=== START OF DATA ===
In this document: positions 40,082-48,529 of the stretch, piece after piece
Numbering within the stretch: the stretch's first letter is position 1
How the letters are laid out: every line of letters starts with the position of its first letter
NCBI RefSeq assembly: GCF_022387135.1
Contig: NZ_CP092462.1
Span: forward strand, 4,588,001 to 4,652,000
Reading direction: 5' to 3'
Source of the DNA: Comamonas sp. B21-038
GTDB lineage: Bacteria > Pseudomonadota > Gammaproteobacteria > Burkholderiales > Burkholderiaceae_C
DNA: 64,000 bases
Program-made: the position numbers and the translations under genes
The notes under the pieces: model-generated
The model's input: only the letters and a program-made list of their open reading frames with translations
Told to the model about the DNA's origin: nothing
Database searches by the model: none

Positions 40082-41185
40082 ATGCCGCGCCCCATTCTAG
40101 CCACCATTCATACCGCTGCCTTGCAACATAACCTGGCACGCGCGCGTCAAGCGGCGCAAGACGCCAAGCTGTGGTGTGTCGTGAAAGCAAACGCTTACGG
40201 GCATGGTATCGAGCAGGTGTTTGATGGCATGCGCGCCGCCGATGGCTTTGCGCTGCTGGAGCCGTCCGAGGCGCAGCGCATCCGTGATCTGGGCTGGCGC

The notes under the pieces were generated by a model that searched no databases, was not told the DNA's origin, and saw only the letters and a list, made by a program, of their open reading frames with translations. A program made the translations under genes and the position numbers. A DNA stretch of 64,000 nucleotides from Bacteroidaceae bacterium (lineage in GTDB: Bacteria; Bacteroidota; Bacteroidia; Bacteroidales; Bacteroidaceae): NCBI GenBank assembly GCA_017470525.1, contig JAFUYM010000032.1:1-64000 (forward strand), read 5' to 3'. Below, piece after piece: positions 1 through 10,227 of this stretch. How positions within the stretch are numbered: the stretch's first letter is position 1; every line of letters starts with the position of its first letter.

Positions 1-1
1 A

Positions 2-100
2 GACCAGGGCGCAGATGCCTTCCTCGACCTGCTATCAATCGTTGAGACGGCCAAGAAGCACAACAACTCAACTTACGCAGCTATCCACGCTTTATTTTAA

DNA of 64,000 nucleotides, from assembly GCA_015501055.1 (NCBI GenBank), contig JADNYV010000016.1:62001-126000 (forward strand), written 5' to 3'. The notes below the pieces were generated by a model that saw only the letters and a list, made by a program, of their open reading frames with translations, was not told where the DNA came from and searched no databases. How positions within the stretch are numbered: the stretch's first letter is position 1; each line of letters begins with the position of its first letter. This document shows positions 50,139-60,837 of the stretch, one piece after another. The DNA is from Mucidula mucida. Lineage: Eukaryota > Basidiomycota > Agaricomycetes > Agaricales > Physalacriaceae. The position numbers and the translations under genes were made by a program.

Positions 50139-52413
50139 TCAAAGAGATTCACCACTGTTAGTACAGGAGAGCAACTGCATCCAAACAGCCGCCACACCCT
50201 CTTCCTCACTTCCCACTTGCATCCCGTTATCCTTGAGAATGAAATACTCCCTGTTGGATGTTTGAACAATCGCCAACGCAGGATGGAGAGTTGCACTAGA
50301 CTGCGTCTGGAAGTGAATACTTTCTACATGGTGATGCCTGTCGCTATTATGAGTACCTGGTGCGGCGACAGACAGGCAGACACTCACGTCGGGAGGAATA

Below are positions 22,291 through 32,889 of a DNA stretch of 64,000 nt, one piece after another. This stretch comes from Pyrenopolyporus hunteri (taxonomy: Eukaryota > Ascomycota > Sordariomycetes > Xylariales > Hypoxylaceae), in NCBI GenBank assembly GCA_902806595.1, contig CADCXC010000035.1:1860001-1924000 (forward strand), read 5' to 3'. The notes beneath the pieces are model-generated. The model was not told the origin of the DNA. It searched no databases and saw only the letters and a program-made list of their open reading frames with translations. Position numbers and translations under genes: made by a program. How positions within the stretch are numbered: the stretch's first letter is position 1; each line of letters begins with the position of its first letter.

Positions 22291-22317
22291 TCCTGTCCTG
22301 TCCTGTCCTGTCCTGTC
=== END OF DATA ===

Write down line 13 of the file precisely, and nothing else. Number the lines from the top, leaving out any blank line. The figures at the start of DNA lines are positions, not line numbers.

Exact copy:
The model's input: only the letters and a program-made list of their open reading frames with translations